On January 24, at a Wall Street Journal event in Washington DC (video here), Cordray was asked about his job security amidst the change in administration. He explained that he intends to serve the remainder of his five-year term despite calls from Republican lawmakers for his removal. Cordray, who became the CFPB’s first-ever Director in 2013, explained that his term straddles two presidential terms by design. The reason? To ensure the independence of the position and the agency and to avoid partisan politics.
Cordray also insisted that the CFPB will continue enforcing consumer protection rules at a vigorous pace and that the arrival of the Trump administration “shouldn’t change the job at all.”
His remarks regarding future CFPB rulemaking were less clear. Cordray was asked whether the memo Trump’s Chief of Staff, Reince Priebus, issued on January 20, which called for a freeze on all regulations issued by executive agencies applies to the CFPB. Cordray said that the CFPB is “still digesting [the] orders” and that he would “leave it to the lawyers.”
Cordray’s position as CFPB Director has been subject to tremendous scrutiny over the past few months. Numerous GOP lawmakers have encouraged President Donald Trump to fire Cordray and rein in the CFPB.
On January 12, White House press secretary Sean Spicer told reporters that Trump had interviewed Randy Neugebauer, a former Texas Republican Representative, for the role of CFPB Director. While in Congress, Neugebauer introduced legislation designed to reform the Bureau’s leadership structure, replacing the single-director-structure with a bi-partisan commission.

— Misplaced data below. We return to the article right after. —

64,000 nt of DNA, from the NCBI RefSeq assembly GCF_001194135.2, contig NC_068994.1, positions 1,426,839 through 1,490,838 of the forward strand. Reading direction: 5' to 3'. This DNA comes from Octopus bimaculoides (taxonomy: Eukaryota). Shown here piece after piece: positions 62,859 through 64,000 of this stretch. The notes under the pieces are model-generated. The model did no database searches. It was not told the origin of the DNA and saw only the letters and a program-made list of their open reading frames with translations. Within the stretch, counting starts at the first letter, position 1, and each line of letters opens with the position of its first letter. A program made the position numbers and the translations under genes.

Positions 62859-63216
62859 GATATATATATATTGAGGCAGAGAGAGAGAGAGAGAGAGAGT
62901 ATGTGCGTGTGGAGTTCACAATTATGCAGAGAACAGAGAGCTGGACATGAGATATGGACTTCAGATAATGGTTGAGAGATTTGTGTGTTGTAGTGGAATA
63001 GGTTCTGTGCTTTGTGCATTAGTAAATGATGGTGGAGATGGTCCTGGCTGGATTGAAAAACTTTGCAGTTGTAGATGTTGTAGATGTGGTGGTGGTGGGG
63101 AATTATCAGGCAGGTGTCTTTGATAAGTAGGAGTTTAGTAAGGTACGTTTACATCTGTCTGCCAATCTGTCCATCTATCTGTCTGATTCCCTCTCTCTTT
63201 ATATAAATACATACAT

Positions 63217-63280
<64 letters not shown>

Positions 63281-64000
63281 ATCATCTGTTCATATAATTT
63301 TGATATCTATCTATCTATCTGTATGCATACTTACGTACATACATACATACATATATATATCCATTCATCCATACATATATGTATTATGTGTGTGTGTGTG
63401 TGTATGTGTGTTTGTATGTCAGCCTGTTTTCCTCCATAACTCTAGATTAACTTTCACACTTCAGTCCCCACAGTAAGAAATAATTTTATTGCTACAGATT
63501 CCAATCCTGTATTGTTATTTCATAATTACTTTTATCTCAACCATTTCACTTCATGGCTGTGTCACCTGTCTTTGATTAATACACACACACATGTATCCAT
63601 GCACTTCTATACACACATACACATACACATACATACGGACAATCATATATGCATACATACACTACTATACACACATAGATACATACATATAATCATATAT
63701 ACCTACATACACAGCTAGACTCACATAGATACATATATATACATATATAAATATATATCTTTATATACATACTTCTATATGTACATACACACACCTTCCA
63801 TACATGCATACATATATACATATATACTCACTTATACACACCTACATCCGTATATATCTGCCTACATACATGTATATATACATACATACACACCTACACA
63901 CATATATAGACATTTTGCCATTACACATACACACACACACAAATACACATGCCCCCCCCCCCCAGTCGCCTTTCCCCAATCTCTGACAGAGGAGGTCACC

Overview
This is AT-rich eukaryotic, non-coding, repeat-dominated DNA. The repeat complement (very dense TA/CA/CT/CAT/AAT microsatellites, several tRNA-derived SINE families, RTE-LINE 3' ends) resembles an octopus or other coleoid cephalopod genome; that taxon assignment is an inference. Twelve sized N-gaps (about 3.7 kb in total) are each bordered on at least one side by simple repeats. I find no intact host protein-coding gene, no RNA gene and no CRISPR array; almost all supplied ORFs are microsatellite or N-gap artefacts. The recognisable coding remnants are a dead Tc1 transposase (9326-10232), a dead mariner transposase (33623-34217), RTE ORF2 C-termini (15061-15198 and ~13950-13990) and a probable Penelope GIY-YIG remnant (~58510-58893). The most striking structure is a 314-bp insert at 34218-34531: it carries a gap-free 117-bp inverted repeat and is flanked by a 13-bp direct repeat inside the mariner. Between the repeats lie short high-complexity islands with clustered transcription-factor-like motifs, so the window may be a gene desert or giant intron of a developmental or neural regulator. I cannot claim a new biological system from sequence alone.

On January 17, Senators Sherrod Brown, Elizabeth Warren and others sent an open letter to Director Cordray praising his accomplishment as Director of the consumer watchdog agency. Democratic Senators have also voiced their opposition to any attempts to remove him before his term ends in July 2018. American Banker reported that Senators Schumer, Brown and Warren have suggested that Director Cordray would file a lawsuit to challenge any attempt by Trump to remove before the end of his term.
GOP appeals for Cordray’s removal have only increased after the DC Circuit’s October ruling that declared the CFPB’s single-director-removable-only-for-cause structure unconstitutional. The CFPB has filed a petition for rehearing and awaits the next step in the legal battle. Cordray has said that the DC Circuit “will render the final legal option here and whatever they say, I’m sure we will all abide by.”
Though Cordray and the CFPB appear willing to wait for the results of the appeal, there are some Republican lawmakers who believe the ruling gives President Trump the power to fire Cordray at will immediately.
President Trump has not specifically addressed Cordray’s status as CFPB Director, but several of his aides have spoken out against the agency. President Trump’s pick for Treasury Secretary, Steven Mnuchin said that the CFPB should be preserved but that the agency’s budget should be subject to Congressional appropriations.
At his confirmation hearing on January 24, Representative Mick Mulvaney, Trump’s nominee to run the Office of Management and Budget said the CFPB’s structure is “one of the most offensive concepts” in the US government.
And earlier this week, when asked whether Trump will seek to remove Cordray, White House press secretary Sean Spicer said that “no decision has been made at this time.”
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